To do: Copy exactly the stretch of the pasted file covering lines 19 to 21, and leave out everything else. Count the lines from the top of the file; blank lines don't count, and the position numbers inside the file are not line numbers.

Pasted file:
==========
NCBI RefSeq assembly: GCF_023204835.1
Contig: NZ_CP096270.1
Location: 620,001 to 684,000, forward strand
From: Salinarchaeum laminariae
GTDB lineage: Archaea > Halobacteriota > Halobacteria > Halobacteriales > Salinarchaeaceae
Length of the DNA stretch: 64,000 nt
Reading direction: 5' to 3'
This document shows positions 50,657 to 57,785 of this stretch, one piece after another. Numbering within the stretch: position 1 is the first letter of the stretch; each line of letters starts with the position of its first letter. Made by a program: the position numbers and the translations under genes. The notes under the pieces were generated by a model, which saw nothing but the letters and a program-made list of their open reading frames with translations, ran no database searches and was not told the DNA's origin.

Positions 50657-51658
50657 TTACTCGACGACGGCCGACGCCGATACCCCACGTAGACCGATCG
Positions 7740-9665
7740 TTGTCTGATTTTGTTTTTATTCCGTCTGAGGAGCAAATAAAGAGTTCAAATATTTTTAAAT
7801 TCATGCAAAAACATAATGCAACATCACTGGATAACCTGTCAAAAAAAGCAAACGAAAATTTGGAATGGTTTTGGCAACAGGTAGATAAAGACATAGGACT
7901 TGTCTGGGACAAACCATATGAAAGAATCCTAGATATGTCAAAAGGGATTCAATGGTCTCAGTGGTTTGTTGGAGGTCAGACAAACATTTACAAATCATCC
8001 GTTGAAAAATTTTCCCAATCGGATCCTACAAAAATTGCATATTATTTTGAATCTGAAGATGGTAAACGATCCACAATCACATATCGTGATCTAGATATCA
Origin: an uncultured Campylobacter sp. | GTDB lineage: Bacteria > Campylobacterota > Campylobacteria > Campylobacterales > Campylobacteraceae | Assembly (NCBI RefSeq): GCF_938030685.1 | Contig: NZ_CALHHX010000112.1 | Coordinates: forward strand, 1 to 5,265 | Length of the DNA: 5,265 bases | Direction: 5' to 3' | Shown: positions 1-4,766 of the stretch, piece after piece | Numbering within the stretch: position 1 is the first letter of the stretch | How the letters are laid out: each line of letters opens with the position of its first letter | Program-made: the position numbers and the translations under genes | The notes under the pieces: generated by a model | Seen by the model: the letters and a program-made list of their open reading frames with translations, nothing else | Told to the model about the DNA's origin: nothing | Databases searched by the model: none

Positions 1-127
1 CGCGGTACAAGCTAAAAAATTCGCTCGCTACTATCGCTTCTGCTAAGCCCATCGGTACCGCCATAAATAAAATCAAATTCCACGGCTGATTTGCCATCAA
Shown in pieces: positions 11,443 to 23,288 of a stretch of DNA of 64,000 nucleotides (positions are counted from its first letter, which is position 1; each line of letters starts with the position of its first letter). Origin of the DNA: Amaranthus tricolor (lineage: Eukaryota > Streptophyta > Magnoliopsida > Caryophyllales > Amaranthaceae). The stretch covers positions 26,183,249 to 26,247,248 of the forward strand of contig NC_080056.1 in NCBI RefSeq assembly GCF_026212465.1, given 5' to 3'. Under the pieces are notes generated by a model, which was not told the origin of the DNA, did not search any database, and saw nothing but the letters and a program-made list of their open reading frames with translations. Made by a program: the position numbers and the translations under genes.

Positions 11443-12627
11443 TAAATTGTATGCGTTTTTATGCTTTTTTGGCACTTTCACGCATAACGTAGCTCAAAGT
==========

Shown in pieces: positions 11,443 to 23,288 of a stretch of DNA of 64,000 nucleotides (positions are counted from its first letter, which is position 1; each line of letters starts with the position of its first letter). Origin of the DNA: Amaranthus tricolor (lineage: Eukaryota > Streptophyta > Magnoliopsida > Caryophyllales > Amaranthaceae). The stretch covers positions 26,183,249 to 26,247,248 of the forward strand of contig NC_080056.1 in NCBI RefSeq assembly GCF_026212465.1, given 5' to 3'. Under the pieces are notes generated by a model, which was not told the origin of the DNA, did not search any database, and saw nothing but the letters and a program-made list of their open reading frames with translations. Made by a program: the position numbers and the translations under genes.

Positions 11443-12627
11443 TAAATTGTATGCGTTTTTATGCTTTTTTGGCACTTTCACGCATAACGTAGCTCAAAGT